A jury has retired to consider its verdict against a man accused of making a post on social media threatening the assassination of the First Minister.
William Curtis, 70, is on trial accused of sending threatening messages to Nicola Sturgeon and sending or causing a threatening message to be sent to former MSP Stewart Stevenson.
Curtis and another man, Philip Mitchell, 60, are also accused of assaulting and abducting a sheriff in a car park in Banff, Aberdeenshire, in June 2021.
Both men deny the charges and Curtis has lodged a special defence of incrimination, claiming someone else committed the allegations involving Stevenson.
Lord Weir gave his directions to the jury on Thursday, telling them: “You reach your verdict on the basis of evidence you have heard.
“You must decide the case based on the evidence.”
Curtis is accused of behaving in a threatening or abusive manner which was “likely to cause a reasonable person to suffer fear or alarm” by sending an email and posting messages on social media in which he made threatening remarks towards Sturgeon on various occasions between February 27 and March 6, 2019.
During the trial, advocate depute Chris McKenna read out a Facebook post from an account in the name of “William Patrick Curtis” that was flagged to Sturgeon’s office manager John Skinner on March 6, 2019.
It read: “We have reason to believe while it is my intention to citizens (sic) arrest her (Sturgeon) to answer her treason, over the last three years, serious people who feel the abuse to the electorate by her criminal activities warrants assassination of her and sevreal (sic) of her ministers, on down to even civilians who work in all these agenices (sic) who have repeatedly lied to the electorate and conspired with the First Minister.”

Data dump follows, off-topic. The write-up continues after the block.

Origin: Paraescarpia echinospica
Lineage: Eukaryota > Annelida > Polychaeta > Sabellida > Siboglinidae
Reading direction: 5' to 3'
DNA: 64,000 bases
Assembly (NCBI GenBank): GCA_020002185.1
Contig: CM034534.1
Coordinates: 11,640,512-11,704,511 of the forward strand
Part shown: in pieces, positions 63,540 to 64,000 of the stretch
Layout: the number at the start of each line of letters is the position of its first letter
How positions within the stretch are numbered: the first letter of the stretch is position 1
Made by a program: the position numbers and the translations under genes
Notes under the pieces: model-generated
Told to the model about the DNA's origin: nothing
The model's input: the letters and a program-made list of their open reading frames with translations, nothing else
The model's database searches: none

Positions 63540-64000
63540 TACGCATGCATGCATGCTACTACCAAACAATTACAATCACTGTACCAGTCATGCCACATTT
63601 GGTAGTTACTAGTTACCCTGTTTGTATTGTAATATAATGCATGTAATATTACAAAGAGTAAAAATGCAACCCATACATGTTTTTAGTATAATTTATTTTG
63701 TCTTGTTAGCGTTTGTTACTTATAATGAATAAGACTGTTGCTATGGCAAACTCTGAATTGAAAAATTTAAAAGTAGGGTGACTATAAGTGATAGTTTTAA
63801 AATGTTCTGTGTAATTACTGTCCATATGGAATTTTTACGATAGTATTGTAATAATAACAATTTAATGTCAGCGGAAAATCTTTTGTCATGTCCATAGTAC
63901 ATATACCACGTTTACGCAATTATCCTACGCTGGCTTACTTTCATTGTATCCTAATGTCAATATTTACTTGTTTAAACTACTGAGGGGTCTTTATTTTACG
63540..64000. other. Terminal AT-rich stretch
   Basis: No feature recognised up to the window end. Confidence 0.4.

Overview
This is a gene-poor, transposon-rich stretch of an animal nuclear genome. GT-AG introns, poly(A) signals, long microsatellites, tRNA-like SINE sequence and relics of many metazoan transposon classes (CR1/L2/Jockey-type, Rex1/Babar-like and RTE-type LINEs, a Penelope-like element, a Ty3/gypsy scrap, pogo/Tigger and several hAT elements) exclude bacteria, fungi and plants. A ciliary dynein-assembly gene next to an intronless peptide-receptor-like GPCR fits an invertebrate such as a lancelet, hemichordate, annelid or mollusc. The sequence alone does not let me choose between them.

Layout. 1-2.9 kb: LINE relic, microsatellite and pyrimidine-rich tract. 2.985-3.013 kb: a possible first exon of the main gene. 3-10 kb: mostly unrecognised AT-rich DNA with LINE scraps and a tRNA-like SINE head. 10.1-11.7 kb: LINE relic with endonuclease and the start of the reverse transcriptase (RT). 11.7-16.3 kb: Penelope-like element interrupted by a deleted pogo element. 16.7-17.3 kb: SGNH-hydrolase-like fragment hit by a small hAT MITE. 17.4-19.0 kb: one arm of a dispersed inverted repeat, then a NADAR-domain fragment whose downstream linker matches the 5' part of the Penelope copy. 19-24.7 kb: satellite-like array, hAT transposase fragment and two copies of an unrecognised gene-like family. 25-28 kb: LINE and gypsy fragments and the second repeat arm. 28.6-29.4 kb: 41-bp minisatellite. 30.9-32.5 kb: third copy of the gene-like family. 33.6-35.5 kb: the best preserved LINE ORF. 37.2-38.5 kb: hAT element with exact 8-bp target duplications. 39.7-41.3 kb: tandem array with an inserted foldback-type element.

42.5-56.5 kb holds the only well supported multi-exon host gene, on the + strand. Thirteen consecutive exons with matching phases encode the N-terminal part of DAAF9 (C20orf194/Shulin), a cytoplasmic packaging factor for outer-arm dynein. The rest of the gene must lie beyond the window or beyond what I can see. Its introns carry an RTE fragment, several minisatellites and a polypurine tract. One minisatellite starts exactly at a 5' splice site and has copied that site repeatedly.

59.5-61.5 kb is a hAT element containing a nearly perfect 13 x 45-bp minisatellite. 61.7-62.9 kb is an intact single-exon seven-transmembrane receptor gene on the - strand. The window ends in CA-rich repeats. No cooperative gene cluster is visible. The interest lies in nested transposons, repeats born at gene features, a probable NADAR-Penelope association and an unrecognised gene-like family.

Alyson Gould, who was Curtis’s partner in March 2019, told the court he had a Facebook account in the name of “William Patrick Curtis” with a profile picture showing him holding a cup of tea.
Prosecutor Chris McKenna asked her whose Facebook profile the message referencing assassination came from, to which she replied “William’s”.
Asked who posted the message, she said “William”, confirming she was referring to Curtis.
The jury also heard from Mr Skinner, 61, an office manager in charge of checking correspondence to Sturgeon’s private office in Edinburgh since 2014.
Mr McKenna asked Mr Skinner what he made of the phrase “warrant assassination of her”, to which Mr Skinner replied: “To murder the First Minister.”
Curtis is further accused of allegedly sending or causing a message to be sent through social media on March 9, 2019 to Stevenson which threatened him and contained a link to a video relating to the murder of the MP Jo Cox.
The court previously heard a direct message was sent on Facebook to Stevenson from a person called “Carole Curtis” which read: “Your turn is comming (sic) of that you can be sure.”
Curtis is also accused of posting messages of a “threatening and abusive nature” on social media in October 2020.
A charge that he also did so in June 2021 was withdrawn by the Crown and he was acquitted of that allegation.
Curtis and Mitchell are accused of assaulting and abducting sheriff Robert McDonald in Banff on June 29 2021, pulling him to the ground, sitting on top of him and detaining him against his will.
The court heard Mitchell claimed he was performing a citizen’s arrest and had lawful authority to do so.
However in his direction to the jury, Lord Weir said there was nothing supporting this on an evidential basis.
All the alleged offences happened in Aberdeenshire.